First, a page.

Leadership starts with self
Effective leadership starts with the ability to lead ourself and a fully functional self-leader is well positioned to lead others. Leadership is a personal choice that is either taken on and fully embraced, held lightly and given a gentle nudge or dismissed for others to take hold of.
You have to want it and be comfortable with your own relationship to responsibility. The leadership traits and know how can be learned to compliment your natural style and tweaked where needed along the way. The enthusiasm, energy and commitment required and are within all of us if we take responsibility to nurture the right conditions to bring them forward. A willingness for continuous learning needs to be everpresent and will operate as a driving force from within.
Harness your EQ and your CQ
Sharpening your ability to know yourself and others and understand your strengths and weaknesses and be able to put this knowledge into action is essential. To manage your reactions and stay calm in challenging situations. To build strong relationships with a diverse team that bring different perspectives to the table, helping create a shared vision.
Provide credit and recognition to others consistently. Focus on developing and empowering people and showing them your trust. Overall, a high level of emotional intelligence and cultural intelligence is a vital requirement for senior levels.
What got you here won’t get you there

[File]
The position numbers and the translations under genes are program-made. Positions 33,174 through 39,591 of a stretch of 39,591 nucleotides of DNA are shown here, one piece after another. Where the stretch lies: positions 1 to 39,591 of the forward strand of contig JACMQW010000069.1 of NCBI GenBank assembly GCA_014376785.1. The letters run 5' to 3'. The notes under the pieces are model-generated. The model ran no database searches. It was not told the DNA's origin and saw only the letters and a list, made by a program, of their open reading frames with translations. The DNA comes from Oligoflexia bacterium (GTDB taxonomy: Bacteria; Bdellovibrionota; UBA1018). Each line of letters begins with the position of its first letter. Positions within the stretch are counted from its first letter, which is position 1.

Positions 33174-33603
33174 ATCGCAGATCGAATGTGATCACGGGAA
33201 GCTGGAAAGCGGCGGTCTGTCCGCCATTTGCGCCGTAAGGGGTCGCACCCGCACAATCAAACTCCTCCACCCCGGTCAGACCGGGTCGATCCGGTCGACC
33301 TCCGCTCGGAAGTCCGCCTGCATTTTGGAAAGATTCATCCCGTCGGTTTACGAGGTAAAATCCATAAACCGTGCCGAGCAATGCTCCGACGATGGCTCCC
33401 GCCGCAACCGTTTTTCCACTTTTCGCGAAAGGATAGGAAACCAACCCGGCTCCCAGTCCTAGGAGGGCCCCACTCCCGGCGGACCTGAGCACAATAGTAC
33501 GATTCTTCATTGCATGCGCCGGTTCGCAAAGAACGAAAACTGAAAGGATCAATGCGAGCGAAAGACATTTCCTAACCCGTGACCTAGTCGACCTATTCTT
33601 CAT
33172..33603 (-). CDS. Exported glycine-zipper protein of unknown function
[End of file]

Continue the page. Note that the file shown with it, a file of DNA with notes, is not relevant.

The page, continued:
There will be behaviours that may have worked perfectly for you in a past or current role that may need to be left behind in more senior positions. As a Marshall Goldsmith Stakeholder Centred Executive Coach I am a big advocate for Marshall’s book-“What got you here won’t get you there” which suggests creating a “ to stop list versus creating a to-do list” when operating in a senior leadership role.
With some small changes, you can create a reputation for yourself as a great leader at any stage of your career. These include asking for feedback and adjusting one or two behaviours can make a big difference. Expressing gratitude to all around you and thanking people for their feedback without reacting. Being a great listener, you don’t always have to have the last word.
Admit when you make mistakes and things go wrong and apologise. Give away all the credit when things go right. And importantly, don’t tell people how smart you are, nobody cares about that.
The 3 R’s be Resilient Resourceful Reflective
Rising through the leadership ranks requires continual transitioning in skills and behaviours and being as inclusive as possible, typically requiring you to move away from the technical tactical day to day towards a higher emphasis on people focus and strategy.
It is not always easy path, it can be lonely at the top and we all have blind spots that we may need to work through, so be sure to keep checking in with yourself and those around you, take time out to reflect and line up the support that you need along the way so you can bounce back and keep moving forward when the going gets tough.